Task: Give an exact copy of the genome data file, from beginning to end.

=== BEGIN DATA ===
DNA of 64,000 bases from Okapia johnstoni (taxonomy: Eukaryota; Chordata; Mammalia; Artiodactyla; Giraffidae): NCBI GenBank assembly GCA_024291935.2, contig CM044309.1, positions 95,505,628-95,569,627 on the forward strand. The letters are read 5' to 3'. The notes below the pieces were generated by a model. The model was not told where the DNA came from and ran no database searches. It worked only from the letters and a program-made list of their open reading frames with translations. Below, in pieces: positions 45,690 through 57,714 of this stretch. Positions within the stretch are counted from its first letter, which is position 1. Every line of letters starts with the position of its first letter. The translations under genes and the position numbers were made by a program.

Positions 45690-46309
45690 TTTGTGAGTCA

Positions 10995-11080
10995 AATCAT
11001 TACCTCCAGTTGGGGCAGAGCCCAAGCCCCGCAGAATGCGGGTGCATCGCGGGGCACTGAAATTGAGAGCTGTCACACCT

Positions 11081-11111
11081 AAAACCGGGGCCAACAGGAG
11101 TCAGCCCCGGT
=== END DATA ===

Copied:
DNA of 64,000 bases from Okapia johnstoni (taxonomy: Eukaryota; Chordata; Mammalia; Artiodactyla; Giraffidae): NCBI GenBank assembly GCA_024291935.2, contig CM044309.1, positions 95,505,628-95,569,627 on the forward strand. The letters are read 5' to 3'. The notes below the pieces were generated by a model. The model was not told where the DNA came from and ran no database searches. It worked only from the letters and a program-made list of their open reading frames with translations. Below, in pieces: positions 45,690 through 57,714 of this stretch. Positions within the stretch are counted from its first letter, which is position 1. Every line of letters starts with the position of its first letter. The translations under genes and the position numbers were made by a program.

Positions 45690-46309
45690 TTTGTGAGTCA

Positions 10995-11080
10995 AATCAT
11001 TACCTCCAGTTGGGGCAGAGCCCAAGCCCCGCAGAATGCGGGTGCATCGCGGGGCACTGAAATTGAGAGCTGTCACACCT

Positions 11081-11111
11081 AAAACCGGGGCCAACAGGAG
11101 TCAGCCCCGGT